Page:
Role of Resistin in Heart Failure in the Elderly
Resistin is derived mainly from fat tissue in rodents, and serum levels are elevated in animal models of obesity and insulin resistance. Recent clinical studies have demonstrated that circulating resistin is associated with inflammation, coronary atherosclerosis, renal dysfunction, adverse prognosis in patients with atherothrombotic ischemic stroke, and heart failure. In the population-based observational study, increased circulating levels of resistin are associated with incidence of new-onset heart failure, even after accounting for prevalent coronary heart disease, obesity, insulin resistance, and inflammation. In the elderly, incident heart failure rates (per 1,000 person-years) elevate with increasing baseline resistin concentrations. In addition, resistin is strongly associated with risk for incident heart failure in Cox proportional hazard models controlling for clinical variables, inflammatory biomarkers, and measures of adiposity.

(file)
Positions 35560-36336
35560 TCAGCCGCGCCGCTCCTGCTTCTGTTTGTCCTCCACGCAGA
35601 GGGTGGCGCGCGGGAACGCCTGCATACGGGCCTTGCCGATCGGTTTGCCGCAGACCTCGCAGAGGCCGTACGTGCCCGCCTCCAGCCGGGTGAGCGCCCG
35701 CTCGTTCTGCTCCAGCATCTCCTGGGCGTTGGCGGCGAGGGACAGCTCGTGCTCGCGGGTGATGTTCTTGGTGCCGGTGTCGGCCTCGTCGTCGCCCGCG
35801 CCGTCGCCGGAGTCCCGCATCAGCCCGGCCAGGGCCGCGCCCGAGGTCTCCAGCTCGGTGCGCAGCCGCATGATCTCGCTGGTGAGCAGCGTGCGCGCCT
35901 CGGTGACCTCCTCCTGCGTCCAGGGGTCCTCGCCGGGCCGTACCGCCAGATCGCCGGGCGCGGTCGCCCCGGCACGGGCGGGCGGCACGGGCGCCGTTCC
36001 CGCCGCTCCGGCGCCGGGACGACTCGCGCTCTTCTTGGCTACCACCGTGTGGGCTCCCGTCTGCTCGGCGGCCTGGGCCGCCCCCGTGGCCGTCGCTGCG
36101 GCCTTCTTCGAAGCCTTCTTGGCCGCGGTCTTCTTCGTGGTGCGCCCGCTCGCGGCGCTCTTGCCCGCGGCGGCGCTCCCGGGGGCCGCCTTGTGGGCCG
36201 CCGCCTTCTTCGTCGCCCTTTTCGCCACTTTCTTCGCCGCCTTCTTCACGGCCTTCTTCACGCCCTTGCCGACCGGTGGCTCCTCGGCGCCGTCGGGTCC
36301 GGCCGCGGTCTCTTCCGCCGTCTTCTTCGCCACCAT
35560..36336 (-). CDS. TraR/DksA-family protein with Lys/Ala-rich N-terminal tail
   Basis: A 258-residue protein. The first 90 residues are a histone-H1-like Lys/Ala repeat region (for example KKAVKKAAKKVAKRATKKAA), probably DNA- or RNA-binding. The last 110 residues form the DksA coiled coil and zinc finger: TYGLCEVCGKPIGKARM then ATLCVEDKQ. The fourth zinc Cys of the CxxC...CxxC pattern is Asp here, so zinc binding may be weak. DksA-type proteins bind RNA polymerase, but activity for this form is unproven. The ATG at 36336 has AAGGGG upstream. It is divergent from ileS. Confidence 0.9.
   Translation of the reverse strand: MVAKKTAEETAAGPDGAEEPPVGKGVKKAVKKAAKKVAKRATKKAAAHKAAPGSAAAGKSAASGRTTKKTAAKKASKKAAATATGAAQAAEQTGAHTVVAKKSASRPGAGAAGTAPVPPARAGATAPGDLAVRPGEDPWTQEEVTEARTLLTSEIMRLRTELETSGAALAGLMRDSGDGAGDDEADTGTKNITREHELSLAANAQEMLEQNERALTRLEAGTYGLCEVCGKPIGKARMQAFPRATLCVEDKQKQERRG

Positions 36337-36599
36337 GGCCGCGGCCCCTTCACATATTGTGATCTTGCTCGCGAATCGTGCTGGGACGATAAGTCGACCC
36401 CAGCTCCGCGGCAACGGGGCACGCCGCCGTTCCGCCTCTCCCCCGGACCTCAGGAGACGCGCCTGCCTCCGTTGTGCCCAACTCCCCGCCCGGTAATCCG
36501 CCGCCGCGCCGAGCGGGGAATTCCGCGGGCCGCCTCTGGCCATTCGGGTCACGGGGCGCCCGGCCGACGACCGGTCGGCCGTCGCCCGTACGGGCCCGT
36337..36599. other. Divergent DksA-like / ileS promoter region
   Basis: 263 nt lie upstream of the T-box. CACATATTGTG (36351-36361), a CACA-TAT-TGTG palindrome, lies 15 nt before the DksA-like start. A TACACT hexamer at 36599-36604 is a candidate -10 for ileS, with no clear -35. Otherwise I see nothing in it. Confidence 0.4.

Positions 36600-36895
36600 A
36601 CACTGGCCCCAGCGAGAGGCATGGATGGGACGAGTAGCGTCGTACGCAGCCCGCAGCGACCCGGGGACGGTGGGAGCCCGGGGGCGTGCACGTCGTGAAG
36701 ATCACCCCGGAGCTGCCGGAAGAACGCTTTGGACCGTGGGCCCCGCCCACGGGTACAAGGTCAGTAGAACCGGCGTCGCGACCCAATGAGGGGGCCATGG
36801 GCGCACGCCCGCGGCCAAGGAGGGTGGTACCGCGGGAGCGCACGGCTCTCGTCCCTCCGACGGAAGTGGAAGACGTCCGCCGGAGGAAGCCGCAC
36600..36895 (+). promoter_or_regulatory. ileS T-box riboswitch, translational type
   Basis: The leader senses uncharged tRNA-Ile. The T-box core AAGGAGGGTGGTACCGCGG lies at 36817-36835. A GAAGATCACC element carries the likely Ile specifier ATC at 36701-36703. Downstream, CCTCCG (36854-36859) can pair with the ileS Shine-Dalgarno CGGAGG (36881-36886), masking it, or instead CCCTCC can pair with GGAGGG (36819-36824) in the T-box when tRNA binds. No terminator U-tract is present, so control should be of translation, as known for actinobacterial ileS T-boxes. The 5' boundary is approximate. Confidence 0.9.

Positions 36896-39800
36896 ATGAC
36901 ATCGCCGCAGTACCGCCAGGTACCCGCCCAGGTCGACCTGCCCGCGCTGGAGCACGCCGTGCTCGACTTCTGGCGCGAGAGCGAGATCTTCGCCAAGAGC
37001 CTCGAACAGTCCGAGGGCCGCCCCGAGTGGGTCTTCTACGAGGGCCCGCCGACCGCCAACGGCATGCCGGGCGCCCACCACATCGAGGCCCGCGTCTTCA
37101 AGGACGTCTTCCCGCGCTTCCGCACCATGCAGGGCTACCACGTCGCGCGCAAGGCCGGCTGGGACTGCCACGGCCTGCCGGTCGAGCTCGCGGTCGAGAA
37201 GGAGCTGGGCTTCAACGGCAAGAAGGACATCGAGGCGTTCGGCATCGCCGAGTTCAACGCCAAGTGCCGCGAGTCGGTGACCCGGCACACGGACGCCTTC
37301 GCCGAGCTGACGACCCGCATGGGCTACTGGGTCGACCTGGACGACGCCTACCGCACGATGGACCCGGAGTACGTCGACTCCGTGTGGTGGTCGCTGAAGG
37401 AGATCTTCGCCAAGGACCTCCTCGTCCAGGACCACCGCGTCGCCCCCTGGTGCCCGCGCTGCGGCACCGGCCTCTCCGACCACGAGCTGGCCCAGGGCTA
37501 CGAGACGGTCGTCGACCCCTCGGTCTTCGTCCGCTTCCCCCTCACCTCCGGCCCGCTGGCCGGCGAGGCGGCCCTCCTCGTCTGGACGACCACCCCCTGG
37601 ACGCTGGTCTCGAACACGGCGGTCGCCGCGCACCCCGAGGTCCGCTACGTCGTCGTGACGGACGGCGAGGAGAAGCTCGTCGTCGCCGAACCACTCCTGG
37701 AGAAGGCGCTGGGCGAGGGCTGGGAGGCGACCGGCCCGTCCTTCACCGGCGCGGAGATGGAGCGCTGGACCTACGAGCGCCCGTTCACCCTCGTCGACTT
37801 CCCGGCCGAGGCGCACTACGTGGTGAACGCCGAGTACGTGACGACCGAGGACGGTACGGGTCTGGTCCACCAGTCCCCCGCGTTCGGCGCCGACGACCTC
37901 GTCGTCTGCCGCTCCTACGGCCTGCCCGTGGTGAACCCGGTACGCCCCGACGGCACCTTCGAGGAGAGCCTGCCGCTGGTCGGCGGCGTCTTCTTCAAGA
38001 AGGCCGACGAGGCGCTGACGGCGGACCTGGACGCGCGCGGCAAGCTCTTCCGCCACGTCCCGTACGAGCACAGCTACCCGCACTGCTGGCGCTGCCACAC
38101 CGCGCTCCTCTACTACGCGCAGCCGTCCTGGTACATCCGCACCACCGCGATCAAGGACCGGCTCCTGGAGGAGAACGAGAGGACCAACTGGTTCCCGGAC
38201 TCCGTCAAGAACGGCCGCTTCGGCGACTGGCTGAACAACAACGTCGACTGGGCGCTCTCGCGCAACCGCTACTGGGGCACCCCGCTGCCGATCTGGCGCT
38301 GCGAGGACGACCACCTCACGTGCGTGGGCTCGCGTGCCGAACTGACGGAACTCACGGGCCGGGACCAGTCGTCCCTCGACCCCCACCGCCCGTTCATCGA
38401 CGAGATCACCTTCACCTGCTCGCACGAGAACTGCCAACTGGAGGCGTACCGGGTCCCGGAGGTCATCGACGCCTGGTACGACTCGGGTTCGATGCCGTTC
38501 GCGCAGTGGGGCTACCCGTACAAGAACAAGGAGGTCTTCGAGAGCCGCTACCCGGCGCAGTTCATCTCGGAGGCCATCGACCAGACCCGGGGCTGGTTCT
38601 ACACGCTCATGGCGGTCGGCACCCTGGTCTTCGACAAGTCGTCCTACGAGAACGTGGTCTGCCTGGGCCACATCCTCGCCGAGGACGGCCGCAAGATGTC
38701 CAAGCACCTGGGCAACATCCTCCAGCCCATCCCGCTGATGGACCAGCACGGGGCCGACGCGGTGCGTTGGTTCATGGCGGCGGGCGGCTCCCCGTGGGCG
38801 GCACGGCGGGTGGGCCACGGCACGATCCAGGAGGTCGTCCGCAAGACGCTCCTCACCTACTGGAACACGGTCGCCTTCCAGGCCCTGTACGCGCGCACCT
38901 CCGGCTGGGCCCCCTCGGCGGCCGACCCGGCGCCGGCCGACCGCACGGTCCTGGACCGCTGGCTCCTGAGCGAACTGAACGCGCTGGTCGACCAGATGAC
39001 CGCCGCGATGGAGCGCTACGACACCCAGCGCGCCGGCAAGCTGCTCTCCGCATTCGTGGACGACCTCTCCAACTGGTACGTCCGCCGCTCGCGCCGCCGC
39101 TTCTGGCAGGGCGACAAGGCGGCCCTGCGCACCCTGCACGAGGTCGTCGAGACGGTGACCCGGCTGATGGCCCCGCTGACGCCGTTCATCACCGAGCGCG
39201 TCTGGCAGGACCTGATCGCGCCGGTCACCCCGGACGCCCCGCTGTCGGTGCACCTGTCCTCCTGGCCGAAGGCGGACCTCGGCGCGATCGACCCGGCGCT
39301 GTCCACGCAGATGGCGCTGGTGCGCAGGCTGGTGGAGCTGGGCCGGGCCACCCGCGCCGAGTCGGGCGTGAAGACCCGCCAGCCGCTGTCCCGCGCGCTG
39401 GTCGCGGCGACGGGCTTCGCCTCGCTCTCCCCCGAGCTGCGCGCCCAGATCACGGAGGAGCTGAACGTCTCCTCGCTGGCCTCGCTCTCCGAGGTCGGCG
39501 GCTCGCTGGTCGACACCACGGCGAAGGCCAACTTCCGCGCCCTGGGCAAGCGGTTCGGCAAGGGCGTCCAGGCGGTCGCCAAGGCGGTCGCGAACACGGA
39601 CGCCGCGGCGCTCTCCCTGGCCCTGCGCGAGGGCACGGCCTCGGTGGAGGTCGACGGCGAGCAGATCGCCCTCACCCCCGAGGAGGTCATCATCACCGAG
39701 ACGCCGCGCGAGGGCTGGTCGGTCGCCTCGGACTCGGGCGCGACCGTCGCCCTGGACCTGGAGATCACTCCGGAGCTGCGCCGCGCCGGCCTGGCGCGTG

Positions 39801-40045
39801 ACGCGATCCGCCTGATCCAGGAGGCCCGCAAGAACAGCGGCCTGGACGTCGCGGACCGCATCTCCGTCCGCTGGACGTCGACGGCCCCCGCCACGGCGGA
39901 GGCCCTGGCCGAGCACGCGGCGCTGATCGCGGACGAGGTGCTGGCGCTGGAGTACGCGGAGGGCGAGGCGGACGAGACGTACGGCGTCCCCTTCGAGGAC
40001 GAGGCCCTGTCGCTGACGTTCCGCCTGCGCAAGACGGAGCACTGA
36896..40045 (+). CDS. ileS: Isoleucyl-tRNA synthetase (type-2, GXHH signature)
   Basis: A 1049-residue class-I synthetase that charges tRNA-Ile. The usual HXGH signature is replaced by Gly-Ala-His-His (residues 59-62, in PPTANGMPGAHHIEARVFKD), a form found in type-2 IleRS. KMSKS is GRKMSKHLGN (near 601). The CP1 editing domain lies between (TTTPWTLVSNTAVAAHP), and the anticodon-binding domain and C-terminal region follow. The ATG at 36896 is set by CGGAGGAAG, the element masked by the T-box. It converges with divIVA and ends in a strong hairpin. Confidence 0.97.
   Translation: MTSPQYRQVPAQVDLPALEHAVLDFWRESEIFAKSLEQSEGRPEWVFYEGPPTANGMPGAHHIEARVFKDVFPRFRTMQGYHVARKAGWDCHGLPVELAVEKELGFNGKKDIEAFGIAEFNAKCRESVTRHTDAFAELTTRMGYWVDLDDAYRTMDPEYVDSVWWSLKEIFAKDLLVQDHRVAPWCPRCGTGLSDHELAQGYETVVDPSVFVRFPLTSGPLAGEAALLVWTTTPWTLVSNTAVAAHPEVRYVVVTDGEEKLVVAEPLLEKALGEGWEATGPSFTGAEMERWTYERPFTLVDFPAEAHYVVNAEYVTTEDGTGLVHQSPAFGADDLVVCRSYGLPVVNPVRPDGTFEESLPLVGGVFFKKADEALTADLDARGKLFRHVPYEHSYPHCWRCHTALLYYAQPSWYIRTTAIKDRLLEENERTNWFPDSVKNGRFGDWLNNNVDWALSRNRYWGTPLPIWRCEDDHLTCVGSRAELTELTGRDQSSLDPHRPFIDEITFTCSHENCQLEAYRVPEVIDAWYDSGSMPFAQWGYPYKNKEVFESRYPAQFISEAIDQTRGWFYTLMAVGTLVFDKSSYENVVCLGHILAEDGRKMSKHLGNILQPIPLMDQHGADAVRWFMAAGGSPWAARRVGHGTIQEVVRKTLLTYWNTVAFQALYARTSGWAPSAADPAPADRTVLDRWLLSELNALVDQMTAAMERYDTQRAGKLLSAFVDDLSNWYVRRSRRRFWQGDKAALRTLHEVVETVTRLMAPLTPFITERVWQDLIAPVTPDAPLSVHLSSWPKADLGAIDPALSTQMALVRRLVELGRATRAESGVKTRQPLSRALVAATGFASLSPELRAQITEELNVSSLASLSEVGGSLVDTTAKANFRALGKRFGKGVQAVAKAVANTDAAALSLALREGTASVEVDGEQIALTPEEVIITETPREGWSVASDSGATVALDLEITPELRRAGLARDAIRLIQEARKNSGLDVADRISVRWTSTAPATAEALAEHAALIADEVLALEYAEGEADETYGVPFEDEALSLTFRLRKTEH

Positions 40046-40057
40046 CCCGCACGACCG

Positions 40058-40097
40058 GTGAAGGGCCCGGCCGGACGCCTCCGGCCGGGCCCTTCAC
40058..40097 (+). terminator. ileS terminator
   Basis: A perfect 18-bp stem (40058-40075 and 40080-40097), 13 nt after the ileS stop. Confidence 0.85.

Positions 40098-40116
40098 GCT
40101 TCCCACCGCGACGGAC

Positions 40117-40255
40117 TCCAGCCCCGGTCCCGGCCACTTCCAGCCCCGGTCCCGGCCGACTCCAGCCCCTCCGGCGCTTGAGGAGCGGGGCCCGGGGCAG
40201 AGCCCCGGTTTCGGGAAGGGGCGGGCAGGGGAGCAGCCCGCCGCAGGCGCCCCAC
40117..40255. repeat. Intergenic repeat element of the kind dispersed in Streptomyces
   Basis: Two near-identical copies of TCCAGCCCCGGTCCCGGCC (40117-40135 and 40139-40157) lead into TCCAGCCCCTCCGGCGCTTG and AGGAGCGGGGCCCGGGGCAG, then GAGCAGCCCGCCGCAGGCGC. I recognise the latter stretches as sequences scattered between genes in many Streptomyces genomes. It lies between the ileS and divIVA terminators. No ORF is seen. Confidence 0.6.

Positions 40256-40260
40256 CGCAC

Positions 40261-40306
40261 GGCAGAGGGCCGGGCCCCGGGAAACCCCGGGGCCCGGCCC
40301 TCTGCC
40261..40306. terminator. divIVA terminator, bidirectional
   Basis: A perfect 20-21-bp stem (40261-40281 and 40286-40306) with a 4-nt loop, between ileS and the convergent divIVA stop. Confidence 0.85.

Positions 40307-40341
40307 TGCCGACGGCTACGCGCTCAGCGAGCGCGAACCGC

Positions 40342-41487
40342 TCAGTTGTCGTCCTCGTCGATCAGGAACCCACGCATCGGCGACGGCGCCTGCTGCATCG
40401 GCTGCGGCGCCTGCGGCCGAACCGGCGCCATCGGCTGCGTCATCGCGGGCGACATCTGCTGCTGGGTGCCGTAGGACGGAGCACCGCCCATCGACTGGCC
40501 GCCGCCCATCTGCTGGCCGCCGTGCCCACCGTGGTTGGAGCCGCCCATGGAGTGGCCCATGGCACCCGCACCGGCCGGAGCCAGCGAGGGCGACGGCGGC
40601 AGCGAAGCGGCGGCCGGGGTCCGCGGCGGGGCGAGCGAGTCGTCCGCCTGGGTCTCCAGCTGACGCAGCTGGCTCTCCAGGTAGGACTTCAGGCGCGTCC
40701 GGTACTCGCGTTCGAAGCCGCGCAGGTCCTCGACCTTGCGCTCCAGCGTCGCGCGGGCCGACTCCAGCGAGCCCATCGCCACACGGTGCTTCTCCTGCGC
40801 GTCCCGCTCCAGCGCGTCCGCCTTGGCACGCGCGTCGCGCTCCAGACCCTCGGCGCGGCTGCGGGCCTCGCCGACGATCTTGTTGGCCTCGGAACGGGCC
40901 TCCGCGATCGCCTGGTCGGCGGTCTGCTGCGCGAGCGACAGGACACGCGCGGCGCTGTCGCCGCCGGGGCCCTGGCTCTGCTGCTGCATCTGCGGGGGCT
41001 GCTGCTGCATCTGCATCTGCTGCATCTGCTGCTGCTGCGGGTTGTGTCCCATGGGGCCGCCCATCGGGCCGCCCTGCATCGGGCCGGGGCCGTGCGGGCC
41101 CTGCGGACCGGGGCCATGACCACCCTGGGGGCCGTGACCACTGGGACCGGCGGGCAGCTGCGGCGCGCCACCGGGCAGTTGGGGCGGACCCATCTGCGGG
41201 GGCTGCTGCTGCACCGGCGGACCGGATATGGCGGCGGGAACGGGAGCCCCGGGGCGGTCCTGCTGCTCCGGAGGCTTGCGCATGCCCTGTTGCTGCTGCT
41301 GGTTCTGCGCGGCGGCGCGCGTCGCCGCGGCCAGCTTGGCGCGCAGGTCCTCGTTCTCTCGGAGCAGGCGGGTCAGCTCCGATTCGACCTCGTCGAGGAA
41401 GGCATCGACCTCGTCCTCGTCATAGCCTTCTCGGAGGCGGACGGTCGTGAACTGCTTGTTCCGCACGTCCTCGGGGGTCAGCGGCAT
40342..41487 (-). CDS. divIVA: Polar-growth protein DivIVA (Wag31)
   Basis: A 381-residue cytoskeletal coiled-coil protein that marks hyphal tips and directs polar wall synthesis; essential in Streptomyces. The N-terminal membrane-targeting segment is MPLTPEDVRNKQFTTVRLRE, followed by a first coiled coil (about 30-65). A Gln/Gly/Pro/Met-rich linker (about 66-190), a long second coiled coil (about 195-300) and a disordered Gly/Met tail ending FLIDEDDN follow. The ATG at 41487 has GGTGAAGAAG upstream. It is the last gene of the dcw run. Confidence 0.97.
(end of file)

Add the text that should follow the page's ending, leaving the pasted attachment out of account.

KeywordsHeart Failure Acute Decompensated Heart Failure Resistin Level Prevalent Coronary Heart Disease Incident Heart Failure
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